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|Solo: A Star Wars Story|
dir Ron Howard
scr Jonathan Kasdan, Lawrence Kasdan
prd Kathleen Kennedy, Allison Shearmur, Simon Emanuel
with Alden Ehrenreich, Woody Harrelson, Emilia Clarke, Donald Glover, Paul Bettany, Joonas Suotamo, Thandie Newton, Phoebe Waller-Bridge, Jon Favreau, Linda Hunt, Ian Kenny, John Tui, Warwick Davis
release US/UK 24.May.18
18/UK Lucasfilm 2h15
A boy and his Wookie: Ehrenreich and Chewie
CANNES FILM FEST
|R E V I E W B Y R I C H C L I N E|
There's a sense that this spin-off was assembled only to explain virtually every detail about the Han Solo character as depicted in the Star Wars saga. Each set-piece adds to the puzzle, while piling on witty references, echoes of familiar dialog and sight gags that refer back to earlier films. Thankfully it's also a lot of fun, and the characters are strong enough to make it gripping too.
Raised by a slave-trader (Hunt) on a crime-ridden planet, Han (Ehrenreich) and his girlfriend Qi'ra (Clarke) have a bit of trouble when they try to escape. Han ends up training with the Empire before joining up with mercenaries Beckett, Val and Rio (Harrelson, Newton and Favreau) as they try to repay a debt to mob boss Dryden (Bettany). Along the way, Han meets Chewbacca (Suotamo) when the two team up to escape a sticky situation. He also reunites with Qi'ra and teams up with swaggering scoundrel Lando (Glover) and his sassy droid L3 (Waller-Bridge).
Director Howard maintains the Star Wars vibe, with grubby settings populated by eye-popping species. It's exciting but rarely very thrilling, expertly staged with seamless effects. It's also very funny, with snappy banter thrown back and forth between characters who don't quite trust each other but need to work together. So even if most of the plot's twists and turns are fairly obvious, it's amusing to watch the balance of power shift between the characters. And no one is just along for the ride.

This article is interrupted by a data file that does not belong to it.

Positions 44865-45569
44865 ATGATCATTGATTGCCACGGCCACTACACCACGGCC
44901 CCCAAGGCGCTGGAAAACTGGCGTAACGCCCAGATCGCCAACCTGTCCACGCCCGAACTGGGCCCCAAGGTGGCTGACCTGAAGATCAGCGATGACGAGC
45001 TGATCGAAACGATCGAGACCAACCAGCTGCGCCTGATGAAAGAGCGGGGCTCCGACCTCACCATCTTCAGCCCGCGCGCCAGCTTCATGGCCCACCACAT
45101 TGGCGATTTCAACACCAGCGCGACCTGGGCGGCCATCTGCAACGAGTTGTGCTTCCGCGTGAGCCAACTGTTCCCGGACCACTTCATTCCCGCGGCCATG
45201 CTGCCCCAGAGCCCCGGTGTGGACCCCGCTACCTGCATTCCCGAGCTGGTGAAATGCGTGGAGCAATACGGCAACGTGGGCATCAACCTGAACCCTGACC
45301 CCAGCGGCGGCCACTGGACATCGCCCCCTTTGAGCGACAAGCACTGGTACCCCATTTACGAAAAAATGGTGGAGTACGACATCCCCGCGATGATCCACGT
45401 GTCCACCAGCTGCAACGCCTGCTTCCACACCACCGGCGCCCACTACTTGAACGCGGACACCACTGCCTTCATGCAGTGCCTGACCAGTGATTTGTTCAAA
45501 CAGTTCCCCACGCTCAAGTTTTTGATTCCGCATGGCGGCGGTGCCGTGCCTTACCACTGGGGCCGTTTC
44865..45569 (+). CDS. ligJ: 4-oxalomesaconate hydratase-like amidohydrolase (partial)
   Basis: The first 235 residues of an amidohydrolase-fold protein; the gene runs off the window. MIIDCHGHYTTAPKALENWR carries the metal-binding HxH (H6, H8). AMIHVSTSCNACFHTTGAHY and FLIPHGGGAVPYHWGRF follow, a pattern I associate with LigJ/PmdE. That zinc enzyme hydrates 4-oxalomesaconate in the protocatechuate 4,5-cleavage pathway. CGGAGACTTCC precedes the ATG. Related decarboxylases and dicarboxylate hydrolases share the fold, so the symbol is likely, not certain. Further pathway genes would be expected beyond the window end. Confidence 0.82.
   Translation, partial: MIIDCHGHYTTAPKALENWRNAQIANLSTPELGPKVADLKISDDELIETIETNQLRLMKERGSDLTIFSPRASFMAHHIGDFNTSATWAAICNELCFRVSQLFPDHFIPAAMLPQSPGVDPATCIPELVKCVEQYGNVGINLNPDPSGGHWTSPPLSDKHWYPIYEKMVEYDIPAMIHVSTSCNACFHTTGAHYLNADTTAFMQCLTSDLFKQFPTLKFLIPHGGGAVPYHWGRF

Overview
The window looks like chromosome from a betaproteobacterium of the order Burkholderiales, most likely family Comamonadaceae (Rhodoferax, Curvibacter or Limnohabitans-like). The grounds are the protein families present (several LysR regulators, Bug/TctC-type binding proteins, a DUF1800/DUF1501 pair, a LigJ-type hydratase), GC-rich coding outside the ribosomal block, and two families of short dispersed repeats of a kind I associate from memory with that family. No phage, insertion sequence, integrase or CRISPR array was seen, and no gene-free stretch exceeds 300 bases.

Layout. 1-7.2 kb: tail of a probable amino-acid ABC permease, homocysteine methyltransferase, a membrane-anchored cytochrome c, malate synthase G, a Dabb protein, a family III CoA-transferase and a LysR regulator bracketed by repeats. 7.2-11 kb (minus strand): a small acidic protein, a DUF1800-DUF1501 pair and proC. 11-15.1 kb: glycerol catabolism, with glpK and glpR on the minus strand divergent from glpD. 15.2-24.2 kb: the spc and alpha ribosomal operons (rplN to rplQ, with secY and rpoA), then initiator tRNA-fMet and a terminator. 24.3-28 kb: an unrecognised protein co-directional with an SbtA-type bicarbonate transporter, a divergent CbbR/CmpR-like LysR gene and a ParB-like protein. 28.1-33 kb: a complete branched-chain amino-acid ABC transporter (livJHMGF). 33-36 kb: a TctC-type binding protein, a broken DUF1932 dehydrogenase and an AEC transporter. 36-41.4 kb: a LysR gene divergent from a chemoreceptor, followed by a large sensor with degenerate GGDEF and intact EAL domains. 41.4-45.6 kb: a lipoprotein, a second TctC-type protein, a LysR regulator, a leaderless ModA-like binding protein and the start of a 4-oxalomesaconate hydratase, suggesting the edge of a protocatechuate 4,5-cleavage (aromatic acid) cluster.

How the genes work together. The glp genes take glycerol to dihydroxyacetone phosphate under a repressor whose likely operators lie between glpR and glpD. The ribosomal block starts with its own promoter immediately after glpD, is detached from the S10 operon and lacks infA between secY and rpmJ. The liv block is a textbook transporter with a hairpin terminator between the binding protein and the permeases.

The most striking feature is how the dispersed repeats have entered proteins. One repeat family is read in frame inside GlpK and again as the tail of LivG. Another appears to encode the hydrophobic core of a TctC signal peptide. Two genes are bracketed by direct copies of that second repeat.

Each role offers the actor something meaty, including those who disappear for one reason or another. Ehrenreich is likeably arrogant and freewheeling, constantly striking familiar poses. Opposite him, Clarke holds her own as a tough woman who has done what was needed to survive, and she seems to have her own motives for joining this adventure. Harrelson provides a shoot-from-the-hip sensibility that gives the film a bit of an edge. And Glover is terrific as the slick, preening scene-stealer.
But it's Waller-Bridge who steals the whole show as a free-thinking droid who clearly believes humans are idiots, protesting that droids should have equal rights. This is about as far as the film goes into subtext. Otherwise, there are set-pieces staged as war scenes, heist capers, elaborate cons, Wild West shootouts, chaotic car chases and so on. It's a rather random jumble that really shouldn't work at all, and yet the film keeps the audience thoroughly entertained. And wanting more.
|R E A D E R R E V I E W S|
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© 2018 by Rich Cline, Shadows on the Wall
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